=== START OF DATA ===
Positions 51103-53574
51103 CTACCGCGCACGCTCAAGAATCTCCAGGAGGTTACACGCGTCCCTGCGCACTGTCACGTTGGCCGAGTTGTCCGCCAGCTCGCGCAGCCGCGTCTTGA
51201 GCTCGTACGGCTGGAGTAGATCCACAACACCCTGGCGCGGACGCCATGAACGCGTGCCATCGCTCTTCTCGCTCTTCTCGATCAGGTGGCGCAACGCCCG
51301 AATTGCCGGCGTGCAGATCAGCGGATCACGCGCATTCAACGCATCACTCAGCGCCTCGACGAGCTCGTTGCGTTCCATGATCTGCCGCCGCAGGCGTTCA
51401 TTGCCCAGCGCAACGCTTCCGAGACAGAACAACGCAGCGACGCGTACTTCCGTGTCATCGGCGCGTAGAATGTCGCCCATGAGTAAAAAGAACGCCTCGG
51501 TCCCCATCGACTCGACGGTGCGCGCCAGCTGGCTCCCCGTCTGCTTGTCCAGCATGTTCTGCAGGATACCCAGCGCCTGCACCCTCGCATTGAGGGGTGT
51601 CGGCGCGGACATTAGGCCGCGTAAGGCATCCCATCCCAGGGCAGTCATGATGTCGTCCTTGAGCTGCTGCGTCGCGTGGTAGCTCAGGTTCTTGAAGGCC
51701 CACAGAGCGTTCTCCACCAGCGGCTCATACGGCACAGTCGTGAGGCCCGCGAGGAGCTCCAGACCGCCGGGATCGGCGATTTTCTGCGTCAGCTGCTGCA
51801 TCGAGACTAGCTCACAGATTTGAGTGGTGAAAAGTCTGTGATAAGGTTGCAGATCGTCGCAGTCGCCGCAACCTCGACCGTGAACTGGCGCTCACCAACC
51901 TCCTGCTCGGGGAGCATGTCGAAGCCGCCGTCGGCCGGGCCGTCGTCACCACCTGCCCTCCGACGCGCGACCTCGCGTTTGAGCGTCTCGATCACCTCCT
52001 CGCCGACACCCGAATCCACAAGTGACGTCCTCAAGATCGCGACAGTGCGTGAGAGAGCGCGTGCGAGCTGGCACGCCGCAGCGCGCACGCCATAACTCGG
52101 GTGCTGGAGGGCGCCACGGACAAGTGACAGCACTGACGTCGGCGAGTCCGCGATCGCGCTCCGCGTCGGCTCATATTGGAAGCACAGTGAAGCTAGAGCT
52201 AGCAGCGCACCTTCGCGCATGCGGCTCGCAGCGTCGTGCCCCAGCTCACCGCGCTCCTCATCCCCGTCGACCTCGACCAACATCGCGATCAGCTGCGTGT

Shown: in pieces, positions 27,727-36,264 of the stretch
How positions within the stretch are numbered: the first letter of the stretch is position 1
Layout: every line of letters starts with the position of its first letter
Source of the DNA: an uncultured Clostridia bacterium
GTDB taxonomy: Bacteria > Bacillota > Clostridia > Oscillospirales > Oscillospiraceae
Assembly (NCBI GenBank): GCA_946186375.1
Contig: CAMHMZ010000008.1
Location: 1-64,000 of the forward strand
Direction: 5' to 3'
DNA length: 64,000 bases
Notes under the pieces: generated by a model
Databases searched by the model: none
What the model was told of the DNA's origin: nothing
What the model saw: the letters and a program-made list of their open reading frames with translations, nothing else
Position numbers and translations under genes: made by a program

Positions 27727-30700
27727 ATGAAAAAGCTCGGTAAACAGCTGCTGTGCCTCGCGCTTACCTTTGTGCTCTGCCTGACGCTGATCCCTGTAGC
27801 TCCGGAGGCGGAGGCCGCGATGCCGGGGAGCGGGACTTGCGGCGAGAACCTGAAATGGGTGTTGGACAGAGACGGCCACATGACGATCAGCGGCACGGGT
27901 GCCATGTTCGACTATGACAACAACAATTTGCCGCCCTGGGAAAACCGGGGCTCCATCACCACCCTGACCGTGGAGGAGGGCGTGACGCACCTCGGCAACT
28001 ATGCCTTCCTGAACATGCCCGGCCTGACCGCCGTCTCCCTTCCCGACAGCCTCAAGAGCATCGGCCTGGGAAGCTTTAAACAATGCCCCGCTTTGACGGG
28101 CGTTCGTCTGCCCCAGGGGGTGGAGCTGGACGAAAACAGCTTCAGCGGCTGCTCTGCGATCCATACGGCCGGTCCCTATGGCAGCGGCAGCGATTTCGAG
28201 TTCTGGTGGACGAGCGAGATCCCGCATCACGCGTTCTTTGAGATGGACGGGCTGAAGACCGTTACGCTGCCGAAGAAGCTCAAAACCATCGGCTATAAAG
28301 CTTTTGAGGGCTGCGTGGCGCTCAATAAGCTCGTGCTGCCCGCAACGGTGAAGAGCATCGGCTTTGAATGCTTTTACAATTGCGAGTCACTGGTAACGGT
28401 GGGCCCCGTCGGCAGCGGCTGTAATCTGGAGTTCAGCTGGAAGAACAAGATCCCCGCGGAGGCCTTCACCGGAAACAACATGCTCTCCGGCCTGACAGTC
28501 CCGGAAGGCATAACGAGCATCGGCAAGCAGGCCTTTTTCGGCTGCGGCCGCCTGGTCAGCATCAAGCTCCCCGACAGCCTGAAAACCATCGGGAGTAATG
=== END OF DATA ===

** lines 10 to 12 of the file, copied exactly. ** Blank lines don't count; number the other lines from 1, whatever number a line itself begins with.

51901 TCCTGCTCGGGGAGCATGTCGAAGCCGCCGTCGGCCGGGCCGTCGTCACCACCTGCCCTCCGACGCGCGACCTCGCGTTTGAGCGTCTCGATCACCTCCT
52001 CGCCGACACCCGAATCCACAAGTGACGTCCTCAAGATCGCGACAGTGCGTGAGAGAGCGCGTGCGAGCTGGCACGCCGCAGCGCGCACGCCATAACTCGG
52101 GTGCTGGAGGGCGCCACGGACAAGTGACAGCACTGACGTCGGCGAGTCCGCGATCGCGCTCCGCGTCGGCTCATATTGGAAGCACAGTGAAGCTAGAGCT